This technique will help remove bacteria from your mouth and tongue to keep your breath fresh.  It does a great job of keeping your breath fresher, longer than any other method I’ve tried. The OraWellness Brushing Blend gives me better breath after a couple of hours than any mouthwash I’ve used, including the herbal-based, homemade ones I have tried.



You can take one drop of OraWellness Brushing Blend and rub it across your floss.  That gets the blend between your teeth to perform their bacteria-killing karate there, too.

The Cost

Toothsoap costs about twice as much as the OraWellness Brushing Blend. One bottle of the OraWellness Brushing Blend is $22.97 or you can get 3 for $45.94 which is buy-two-get-one-free. Each bottle lasts 2-3 months. If you just purchase the one bottle, that’s $7.66 a month if you brush twice a day. That’s compared to Toothsoap which costs $24.95 and lasts for 4-6 weeks, working out to $16.63 a month.

If you purchase the three-pack at the buy-two-get-one-free price, that takes the cost down to $5.10 a month.  That’s about the same amount you’d spend on an organic toothpaste that has glycerine in it, and this blend is far better, especially if you are trying to stay away from chemicals or remineralize your teeth.


The Verdict

After my experiment with this product, I will switch to using OraWellness Brushing Blend. My teeth look better and my gums feel better on this product than with soap.

Myrrh and manuka were new to me, but if you’re into natural tooth care, you’re familiar with using cinnamon, mint and cloves.  The clove flavor is what dominates the blend to my taste buds, and I don’t think I’ll be able to convince my kids to switch over to OraWellness Brushing Blend until they’re a little older as the clove does give you a numb, tingling sensation after you brush.


My husband is trying out their HealThy Mouth System.  I’ll report back on that in a few weeks once we can see how his gum pockets are healing.



(1) Filoche SK, Soma K, Sissons CH.  Antimicrobial effects of essential oils in combination with chlorhexidine digluconate. Dental Research Group, Department of Pathology and Molecular Medicine, Wellington School of Medicine and Health Sciences, University of Otago, New Zealand.  Oral Microbiol Immunol.  2009 Oct;24(5):411-6.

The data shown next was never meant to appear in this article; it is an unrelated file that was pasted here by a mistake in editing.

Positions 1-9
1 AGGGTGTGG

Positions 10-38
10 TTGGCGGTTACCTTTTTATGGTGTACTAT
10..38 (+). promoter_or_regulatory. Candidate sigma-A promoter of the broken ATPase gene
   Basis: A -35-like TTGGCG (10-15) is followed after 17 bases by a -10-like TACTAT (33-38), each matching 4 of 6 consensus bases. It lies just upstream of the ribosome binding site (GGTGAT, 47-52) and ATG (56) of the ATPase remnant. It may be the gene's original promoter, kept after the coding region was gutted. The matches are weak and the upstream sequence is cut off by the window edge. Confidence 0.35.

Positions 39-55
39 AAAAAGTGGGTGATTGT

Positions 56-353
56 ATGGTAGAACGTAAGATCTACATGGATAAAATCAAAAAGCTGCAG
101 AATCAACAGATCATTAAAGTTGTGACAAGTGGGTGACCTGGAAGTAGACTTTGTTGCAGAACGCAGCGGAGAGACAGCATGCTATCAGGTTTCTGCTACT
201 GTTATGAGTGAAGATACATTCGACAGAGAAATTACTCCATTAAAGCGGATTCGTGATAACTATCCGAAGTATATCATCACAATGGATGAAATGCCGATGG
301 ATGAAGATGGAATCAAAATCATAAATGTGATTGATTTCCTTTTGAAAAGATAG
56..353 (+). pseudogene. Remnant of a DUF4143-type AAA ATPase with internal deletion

(2)  Shapiro S, Meier A, Guggenheim B, The antimicrobial activity of essential oils and essential oil components towards oral bacteria. University of Zurich, Switzerland. Lett Appl Microbiol.  2009 Sep;49(3):354-60.  Epub 2009 Jul 14.


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I'm KerryAnn Foster. I live in the mountains of Western North Carolina with my husband, Jeff, and our two kids, a teen and a tween. I blog here at Intentionally Domestic (formerly Cooking Traditional Foods). I blog about Paleo, beauty, health, family, homeschool and lifestyle for women in their 30s and beyond. I have over sixteen years of real food and natural lifestyle and health experience.

I am also an It Works! Global Triple Diamond Independent Distributor. I love that crazy wrap thing! I have been extremely happy with how the It Works Products have tightened up my loose skin and healed my stretch marks after losing 179 pounds and having a 10-pound baby.

Read about my journey to health through celiac disease, PCOS, food allergies, obesity, adrenal fatigue and heavy metals.
Categories : Product Reviews


  1. Deborah says:

    My doctor (who is knowledgeable about and open to traditional remedies) explicitly warned me against ever putting clove oil on my teeth unless I was very desperate and awaiting an emergency dentist appointment. He said that although clove oil is a very useful remedy for toothache in the outback, it can do more harm than good b/c it *causes* cavities. So it is useful as a stopgap when you are in desperate pain, but otherwise you should not allow it on your teeth. I have to wonder why it is in this blend. I assume you rinse afterwards, but still….

    • KerryAnn says:

      Deborah, I’d love to see his evidence on this one because in all of my 12+ years of using and researching natural remedies and essential oils, I’ve never once seen any information that says clove oil causes cavities. I just spent several minutes on google and even searched the published studies and couldn’t turn up any information, either.